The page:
Written by Mike W. Barr and illustrated by Norm Breyfogle, The Crime Doctor’s Crimson Clinic is a standalone Batman story about an ex-con who gets mixed up with a backstreet surgeon. Published by DC Comics in 1987, the story first appeared in Detective Comics issue #579 and boasted some truly great artwork that would influence a key piece of the Batman mythology (more on that shortly).

What happens in Batman: The Crime Doctor’s Crimson Clinic?

Image: ©DC Comics

Batman and Robin are investigating the Crime Doctor – a mysterious medic who patches up the goons of Gotham. The Crime Doctor – aka Dr. Thorne – operates off the books; working as an underground surgeon for some of the biggest mobsters in the city. 

One of Thorne’s patients is Mr. McAllister – a mobster in urgent need of heart surgery. In order for Thorne to perform the operation he enlists the services of Schuyler Reems – an ex-con desperate for cash. 

In exchange for $100,000, Reems sells himself as a donor. He believes the money will provide for his wife and daughter in his absence, and it is worth more than his life.

While Reems prepares for the procedure, Batman and Robin are able to trace the Crime Doctor and halt the operation. It is at this moment that Reems sees how evil Thorne really is and he helps the Dynamic Duo capture the surgeon – even though it means saying goodbye to $100,000.

Understanding the desperate situation that Reems got himself into, Batman reaches out to offer assistance. He tells Commissioner Gordon that Reems helped him locate Thorne’s clinic, then informs Reems that he has been given a job by Bruce Wayne – a gesture to ensure the ex-Con continues to go straight.

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Is Batman: The Crime Doctor’s Crimson Clinic worth a read? 

Image: ©DC Comics

The Crime Doctor’s Crimson Clinic is worth reading for two reasons. 

The first reason to read this story is because it is a morality tale – one that shows the importance of doing the right thing at the right time. It looks at the desperate decisions that can be made for money, but the good that can prevail from making better choices.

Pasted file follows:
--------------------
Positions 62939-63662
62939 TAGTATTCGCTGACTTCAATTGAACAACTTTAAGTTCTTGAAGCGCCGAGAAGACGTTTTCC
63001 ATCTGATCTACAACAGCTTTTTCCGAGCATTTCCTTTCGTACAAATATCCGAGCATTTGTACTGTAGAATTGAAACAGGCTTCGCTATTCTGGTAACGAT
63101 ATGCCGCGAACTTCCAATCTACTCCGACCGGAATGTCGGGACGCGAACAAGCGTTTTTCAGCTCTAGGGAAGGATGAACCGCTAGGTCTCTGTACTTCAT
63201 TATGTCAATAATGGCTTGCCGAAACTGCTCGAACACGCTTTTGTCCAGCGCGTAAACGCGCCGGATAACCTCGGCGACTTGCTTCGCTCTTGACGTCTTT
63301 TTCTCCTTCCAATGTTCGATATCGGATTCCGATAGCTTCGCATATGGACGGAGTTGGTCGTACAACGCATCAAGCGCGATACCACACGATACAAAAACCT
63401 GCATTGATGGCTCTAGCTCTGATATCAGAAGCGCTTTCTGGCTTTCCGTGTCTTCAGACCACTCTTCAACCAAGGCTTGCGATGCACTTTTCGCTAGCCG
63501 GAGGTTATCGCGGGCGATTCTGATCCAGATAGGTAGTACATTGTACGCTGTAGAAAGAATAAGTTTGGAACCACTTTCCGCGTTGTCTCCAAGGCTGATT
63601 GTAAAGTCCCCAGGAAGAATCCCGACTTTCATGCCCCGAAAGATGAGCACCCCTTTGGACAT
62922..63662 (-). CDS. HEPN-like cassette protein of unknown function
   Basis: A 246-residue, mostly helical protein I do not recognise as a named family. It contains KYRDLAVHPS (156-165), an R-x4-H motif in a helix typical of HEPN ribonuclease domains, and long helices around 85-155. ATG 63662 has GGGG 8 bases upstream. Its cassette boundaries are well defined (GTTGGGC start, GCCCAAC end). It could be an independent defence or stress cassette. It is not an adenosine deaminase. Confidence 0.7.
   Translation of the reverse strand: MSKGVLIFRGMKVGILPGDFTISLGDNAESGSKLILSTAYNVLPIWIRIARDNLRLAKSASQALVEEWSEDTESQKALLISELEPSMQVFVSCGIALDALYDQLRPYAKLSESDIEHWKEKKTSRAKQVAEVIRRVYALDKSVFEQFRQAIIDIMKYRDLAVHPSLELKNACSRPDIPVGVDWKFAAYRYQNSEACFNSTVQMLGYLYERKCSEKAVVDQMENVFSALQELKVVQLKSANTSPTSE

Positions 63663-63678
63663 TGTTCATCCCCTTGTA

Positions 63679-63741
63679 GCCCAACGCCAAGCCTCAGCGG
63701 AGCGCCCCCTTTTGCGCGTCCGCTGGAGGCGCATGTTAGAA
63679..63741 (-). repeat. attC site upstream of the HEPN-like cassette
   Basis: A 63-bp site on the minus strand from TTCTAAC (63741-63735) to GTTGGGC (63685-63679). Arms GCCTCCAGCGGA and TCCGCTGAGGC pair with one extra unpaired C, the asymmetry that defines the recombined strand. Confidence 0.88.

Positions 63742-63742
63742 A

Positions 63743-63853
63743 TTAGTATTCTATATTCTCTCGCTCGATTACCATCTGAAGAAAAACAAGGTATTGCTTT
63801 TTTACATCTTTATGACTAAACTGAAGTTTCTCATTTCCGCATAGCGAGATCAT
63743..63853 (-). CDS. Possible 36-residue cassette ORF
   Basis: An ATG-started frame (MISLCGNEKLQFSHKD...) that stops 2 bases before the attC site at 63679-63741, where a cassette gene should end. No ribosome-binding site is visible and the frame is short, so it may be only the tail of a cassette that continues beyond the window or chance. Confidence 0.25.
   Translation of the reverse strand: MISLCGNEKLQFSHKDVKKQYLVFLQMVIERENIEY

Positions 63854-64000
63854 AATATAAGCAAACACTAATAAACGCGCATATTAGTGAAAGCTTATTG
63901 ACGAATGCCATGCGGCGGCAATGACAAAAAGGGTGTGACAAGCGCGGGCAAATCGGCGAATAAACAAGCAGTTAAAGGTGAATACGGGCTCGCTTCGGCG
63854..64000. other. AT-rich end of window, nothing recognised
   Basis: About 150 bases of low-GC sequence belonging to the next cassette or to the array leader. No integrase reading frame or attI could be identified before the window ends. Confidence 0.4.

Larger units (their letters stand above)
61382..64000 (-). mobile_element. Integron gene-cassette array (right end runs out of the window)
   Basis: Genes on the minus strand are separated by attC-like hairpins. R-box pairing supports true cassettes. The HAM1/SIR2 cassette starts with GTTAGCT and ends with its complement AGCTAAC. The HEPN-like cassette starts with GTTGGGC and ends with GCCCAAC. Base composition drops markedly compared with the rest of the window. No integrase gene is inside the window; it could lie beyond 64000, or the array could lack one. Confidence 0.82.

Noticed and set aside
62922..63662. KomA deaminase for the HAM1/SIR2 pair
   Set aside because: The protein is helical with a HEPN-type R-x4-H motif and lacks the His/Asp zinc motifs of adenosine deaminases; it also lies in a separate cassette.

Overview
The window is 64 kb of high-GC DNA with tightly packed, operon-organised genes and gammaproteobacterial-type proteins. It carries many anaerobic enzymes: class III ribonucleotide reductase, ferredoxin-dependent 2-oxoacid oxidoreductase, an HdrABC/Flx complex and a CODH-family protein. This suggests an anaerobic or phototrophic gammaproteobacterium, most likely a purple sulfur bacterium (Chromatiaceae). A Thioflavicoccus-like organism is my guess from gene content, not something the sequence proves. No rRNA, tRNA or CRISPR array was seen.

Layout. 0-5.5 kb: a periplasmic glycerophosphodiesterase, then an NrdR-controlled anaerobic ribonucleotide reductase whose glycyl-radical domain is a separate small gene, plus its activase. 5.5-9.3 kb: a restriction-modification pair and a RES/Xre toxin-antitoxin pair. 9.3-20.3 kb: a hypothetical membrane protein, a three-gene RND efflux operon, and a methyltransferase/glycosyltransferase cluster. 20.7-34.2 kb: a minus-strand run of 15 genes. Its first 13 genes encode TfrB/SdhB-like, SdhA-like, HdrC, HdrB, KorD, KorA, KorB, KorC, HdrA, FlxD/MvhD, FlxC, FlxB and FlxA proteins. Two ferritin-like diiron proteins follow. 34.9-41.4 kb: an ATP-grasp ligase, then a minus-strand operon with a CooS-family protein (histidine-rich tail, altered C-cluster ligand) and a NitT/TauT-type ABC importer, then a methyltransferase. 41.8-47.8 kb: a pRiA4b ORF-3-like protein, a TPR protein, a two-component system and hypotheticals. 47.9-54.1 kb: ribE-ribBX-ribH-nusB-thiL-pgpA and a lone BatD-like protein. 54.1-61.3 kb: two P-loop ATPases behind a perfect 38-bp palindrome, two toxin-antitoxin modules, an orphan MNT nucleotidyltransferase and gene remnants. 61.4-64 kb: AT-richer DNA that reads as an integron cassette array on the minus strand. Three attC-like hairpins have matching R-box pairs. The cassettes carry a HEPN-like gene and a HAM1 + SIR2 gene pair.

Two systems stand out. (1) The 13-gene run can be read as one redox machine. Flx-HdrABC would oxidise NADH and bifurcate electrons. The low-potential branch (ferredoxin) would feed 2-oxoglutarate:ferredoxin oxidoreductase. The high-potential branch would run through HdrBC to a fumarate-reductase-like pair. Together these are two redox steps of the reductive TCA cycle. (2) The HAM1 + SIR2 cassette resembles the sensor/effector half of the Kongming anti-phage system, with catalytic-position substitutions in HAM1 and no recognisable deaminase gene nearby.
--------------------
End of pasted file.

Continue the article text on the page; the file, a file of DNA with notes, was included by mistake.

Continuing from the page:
In the story, Reems is helped by Batman, because he understands that the former criminal simply needs a helping hand to guide him towards prosperity. But the true reward comes from Reems doing the right thing – not for money, but because it is for the greater good.

The second reason to read The Crime Doctor’s Crimson Clinic is because of the artwork of legendary artist, Norm Breyfogle. Breyfogle’s art is superb and provided inspiration for Batman: The Animated Series – one of the best adaptations of the Batman mythology.

All-in-all, The Crime Doctor’s Crimson Clinic is a gem of a story. It often gets overlooked, but it is certainly worth reading (or re-reading).

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Has The Crime Doctor’s Crimson Clinic been adapted for film?

Image: ©Warner Bros./DC Entertainment

The Crime Doctor’s Crimson Clinic has not been adapted for film, however, the story did provide the inspiration for two episodes of Batman: The Animated SeriesPaging the Crime Doctor and Old Wounds.

Paging the Crime Doctor aired in 1993 and borrowed a number of elements from this comic book tale, although it did rework the character of Dr. Thorne so that he was no longer menacing. Meanwhile, Old Wounds aired in 1998, and borrowed just one element from the story – the ending.

Both Paging the Crime Doctor and Old Wounds are great episodes. If you have never seen them, my advice is to read The Crime Doctor’s Crimson Clinic then watch the two episodes to see what aspects of the story were repurposed for television.

Thank you for taking the time to read this post about Batman: The Crime Doctor’s Crimson Clinic on I’ll Get Drive-Thru. For more Batman related posts, please check out one of the recommended reads below.

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